There is a utility room and downstairs loo on this floor. The cellar is accessible by a trap door from the kitchen and houses a small workshop and the central heating system (a semi commercial boiler & mega flow). We installed a ‘Spiral’ wine cellar into the solid floor just off the kitchen more about this below!
On the first floor there are 5 bedrooms, two are adjoining, and we use one of those as a cinema and games room for our boys. We carved out a section of one of the other bedrooms to create a walk-in wardrobe for the master bedroom and there is also a family bathroom on this floor.
As we move up to the second floor there are two large bedrooms, a spacious bathroom and a small kitchen. There is also an unusual room with a corridor leading to the turret in the front corner of the house that my husband uses as his music room.
The proportions of all the rooms are large, still with the original period features (high ceilings, ornate cornicing, tall skirting boards, an elegant staircase, sash windows and feature fireplaces.) We believe the house was originally a Victorian school which over the years had been converted into 4 flats and back again into a house by the owners previous to the ones we purchased from.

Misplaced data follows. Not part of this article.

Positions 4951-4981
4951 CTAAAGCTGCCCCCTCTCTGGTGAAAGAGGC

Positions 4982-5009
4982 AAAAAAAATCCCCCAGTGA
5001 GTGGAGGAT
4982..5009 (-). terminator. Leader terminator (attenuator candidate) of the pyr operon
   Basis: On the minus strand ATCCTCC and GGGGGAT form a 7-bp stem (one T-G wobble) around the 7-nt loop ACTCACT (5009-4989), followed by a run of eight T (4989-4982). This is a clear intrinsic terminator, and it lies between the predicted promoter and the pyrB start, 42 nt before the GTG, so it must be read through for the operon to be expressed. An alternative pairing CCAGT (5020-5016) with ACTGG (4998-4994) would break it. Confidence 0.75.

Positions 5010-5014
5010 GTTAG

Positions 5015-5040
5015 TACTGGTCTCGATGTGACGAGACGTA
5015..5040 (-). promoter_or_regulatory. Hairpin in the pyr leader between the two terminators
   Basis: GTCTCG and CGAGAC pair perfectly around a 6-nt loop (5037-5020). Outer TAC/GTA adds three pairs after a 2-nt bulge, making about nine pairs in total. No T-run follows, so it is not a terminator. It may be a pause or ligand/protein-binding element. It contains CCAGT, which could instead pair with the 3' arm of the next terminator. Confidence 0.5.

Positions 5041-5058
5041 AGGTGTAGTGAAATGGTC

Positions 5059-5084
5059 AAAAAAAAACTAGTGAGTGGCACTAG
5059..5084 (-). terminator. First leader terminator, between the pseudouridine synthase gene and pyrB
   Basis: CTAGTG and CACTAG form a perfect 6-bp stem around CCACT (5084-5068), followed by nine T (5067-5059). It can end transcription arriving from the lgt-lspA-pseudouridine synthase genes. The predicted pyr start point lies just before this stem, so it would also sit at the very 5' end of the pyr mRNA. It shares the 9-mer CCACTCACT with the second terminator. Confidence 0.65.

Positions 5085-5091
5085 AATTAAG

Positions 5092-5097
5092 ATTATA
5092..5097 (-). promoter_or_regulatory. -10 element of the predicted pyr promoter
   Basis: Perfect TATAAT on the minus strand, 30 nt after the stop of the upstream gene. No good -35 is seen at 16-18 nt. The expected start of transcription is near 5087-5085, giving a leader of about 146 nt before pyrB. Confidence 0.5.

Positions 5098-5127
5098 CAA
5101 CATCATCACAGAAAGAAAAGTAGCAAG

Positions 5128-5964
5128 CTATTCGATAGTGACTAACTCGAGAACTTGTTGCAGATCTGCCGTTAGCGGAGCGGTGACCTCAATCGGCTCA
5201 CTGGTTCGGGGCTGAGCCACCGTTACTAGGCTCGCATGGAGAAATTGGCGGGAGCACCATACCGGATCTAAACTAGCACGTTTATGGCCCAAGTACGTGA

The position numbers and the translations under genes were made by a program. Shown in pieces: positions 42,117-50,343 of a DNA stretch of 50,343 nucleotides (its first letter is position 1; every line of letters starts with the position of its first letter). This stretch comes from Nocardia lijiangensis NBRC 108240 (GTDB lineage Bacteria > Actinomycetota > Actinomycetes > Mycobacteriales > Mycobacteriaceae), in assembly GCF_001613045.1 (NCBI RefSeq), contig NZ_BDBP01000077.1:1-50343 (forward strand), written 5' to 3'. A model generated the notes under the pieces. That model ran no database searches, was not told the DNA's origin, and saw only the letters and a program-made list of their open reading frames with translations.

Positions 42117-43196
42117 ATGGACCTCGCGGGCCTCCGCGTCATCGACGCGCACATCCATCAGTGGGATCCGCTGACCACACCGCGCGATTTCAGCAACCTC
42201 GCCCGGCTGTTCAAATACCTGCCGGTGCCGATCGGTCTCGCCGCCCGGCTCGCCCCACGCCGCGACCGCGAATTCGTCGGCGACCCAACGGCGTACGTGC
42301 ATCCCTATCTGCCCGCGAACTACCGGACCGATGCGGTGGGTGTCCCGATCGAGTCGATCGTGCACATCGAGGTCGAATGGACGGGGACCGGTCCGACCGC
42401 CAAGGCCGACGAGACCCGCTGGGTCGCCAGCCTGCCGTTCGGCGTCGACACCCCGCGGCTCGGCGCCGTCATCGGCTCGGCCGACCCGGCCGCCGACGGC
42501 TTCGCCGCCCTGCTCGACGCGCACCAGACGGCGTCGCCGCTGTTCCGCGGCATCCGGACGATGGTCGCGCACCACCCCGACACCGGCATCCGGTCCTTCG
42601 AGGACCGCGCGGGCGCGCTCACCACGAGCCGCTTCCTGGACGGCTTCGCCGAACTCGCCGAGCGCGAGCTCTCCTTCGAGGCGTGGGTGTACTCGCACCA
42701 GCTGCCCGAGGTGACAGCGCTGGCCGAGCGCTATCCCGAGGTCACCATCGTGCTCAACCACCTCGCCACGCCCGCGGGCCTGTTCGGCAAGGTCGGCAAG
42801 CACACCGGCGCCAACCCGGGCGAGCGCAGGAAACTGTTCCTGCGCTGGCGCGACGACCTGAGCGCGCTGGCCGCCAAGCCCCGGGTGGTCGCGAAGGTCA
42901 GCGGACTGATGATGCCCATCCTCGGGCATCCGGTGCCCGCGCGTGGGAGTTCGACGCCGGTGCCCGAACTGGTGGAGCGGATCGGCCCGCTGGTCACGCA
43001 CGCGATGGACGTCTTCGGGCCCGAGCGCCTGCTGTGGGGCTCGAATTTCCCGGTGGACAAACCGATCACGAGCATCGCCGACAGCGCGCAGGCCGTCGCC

Have you been there a while now and how did you find it (tips please!)
We have lived here for six years now after having spent two years searching for the right property. We were intent on finding a period property full of character that included original features and would give us the space we needed for our growing family as well as extra space to guests. Location was a really important factor as we wanted to be within walking distance to the town we live in and the local schools.